Soda Siphon Gas Mix: Is It Important?

The good folks who headed up Vessel in Seattle were the same guys who introduced me to carbonated cocktails.

It was a really cool idea. Introduce dissolved gasses into a cocktail, say, a Jack Rose Cocktail, and you’ve got a classy adult soda on your hands. Hopefully with a healthy dose of the bonded stuff.

Beyond the novelty of having a sparkling cocktail without the dilution brought by soda water, the perlage climbing up the flute would bring the aroma to the nose of the drinker. It also opened up or intensified flavor. Take for example, shaken tea. Stirred and chilled, it tastes flat, because it is. Shaken hard, the aeration opens up the flavors and aromas of the tea and even makes it taste sweeter without the addition of simple syrup.

The same concept applies to cocktails. The colder a beverage is, the more sugar must be added for it to taste sweet. With the addition of dissolved gases, the drink may be chilled way down and will take less syrup to sweeten it, allowing for a less viscous mouthfeel to your cocktail.

On to gas mix. Repeat after me: Carbon Dioxide (CO2)=Coarse, Nitrous Oxide (NO)=Fine.

CO2 is great for carbonating viscous liquids. Dissolved, it creates large, coarse bubbles. In terms of ice, think of it as your Kold Draft cubes. It is good for most applications.

NO creates fine, fine bubbles. The reason that isi Whipped Cream canisters use NO gas, is because of these fine bubbles. In heavy cream, the large CO2 bubbles would dissipate quickly, leaving you with a large glob of fat. Tiny NO bubbles whip up a more appetizing glob of fat. It retains in the medium longer because of its size, and the structure holds. That’s why it looks so goddamn pretty. It’s like crushed ice.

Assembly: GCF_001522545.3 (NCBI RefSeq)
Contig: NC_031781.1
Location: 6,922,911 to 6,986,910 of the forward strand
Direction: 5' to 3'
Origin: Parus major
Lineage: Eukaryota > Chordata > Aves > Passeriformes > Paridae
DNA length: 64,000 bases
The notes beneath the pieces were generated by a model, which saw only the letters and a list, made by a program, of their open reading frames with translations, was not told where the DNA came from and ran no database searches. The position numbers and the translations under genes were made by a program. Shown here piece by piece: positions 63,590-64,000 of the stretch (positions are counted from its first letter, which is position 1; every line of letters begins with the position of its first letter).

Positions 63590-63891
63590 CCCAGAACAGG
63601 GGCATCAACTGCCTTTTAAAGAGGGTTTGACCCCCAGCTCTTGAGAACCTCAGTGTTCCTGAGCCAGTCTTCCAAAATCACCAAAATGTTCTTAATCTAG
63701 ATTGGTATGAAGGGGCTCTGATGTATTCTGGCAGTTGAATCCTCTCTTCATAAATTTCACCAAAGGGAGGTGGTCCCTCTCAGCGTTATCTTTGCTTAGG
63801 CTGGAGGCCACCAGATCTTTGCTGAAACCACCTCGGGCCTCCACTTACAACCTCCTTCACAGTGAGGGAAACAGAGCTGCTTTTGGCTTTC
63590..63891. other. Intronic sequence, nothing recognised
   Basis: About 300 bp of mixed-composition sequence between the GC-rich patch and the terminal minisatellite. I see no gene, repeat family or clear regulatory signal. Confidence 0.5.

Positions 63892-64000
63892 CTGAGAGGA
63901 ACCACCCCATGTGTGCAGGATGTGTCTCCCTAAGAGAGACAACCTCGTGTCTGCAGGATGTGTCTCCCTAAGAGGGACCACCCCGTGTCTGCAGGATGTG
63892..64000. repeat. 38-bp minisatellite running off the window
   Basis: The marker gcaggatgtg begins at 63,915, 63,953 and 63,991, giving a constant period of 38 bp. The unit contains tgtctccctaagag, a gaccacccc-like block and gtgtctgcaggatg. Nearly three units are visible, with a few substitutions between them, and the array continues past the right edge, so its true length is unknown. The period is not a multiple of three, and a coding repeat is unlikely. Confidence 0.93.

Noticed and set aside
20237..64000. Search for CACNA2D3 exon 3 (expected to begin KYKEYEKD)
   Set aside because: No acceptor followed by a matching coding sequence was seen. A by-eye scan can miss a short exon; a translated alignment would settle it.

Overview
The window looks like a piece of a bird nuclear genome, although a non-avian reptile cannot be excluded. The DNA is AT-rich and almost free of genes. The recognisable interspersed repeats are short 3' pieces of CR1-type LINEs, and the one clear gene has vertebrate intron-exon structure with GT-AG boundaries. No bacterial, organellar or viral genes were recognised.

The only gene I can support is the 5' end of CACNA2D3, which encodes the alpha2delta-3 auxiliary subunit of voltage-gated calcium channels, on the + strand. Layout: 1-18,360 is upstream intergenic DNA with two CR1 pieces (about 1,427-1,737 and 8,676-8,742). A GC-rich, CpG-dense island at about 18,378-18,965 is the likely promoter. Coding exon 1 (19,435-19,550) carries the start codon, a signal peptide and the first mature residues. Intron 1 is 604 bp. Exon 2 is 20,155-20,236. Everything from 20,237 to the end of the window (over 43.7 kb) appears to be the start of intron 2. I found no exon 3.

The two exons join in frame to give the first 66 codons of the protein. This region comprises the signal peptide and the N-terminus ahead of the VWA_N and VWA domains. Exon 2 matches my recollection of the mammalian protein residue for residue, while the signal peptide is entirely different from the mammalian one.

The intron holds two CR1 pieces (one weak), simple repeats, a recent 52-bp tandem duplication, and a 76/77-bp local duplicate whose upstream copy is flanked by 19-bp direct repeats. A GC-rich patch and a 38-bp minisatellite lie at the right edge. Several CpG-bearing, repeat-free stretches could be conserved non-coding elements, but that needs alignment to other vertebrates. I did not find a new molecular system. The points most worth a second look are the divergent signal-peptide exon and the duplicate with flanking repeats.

So why not just use Nitrous Oxide for all applications?

Because it will explode out of your face. Nitrous oxide dissolves easily in liquids, but it becomes disassociated just as easily. In the glass, a NO-infused cocktail will sit pretty until it comes in contact with a surface with lots of nooks and crannies… like your tongue.

You know the principle behind Diet Coke and Mentos? Same thing, but the Diet Coke is Negroni and the Mentos is your tongue. The bottle? That is your face. Don’t say I didn’t warn you.

I like my face intact and my sinuses devoid of high-proof spirit. Why would I want to use nitrous oxide in my gas mix?

Soda pop is charged with CO2 because of the presence of viscous syrups. Also because it is cheap. Cocktails contain less viscous material, so the addition of NO gas to the CO2-rich siphon gas mix is the difference in mouthfeel between Coke and Champagne.

Is there a simple way of doing this?

Sure. Although, in this method it is most cost-effective to charge them in 32 oz. batches.

1) Fill and cap siphon.

2) Charge with an 8-gram CO2 cartridge. DO NOT SHAKE. Remove the cartridge.

3) Invert the siphon so that an airspace forms at what used to be the base of the siphon and depress the trigger for one second, releasing some CO2.

4) Charge the balance with an 8-gram NO cartridge. Shake hard. Eject the NO cartridge.

That’s it. Four steps to smoother bubbles.

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Filed under Carbonated, CO2, Cocktails, Soda, Vessel

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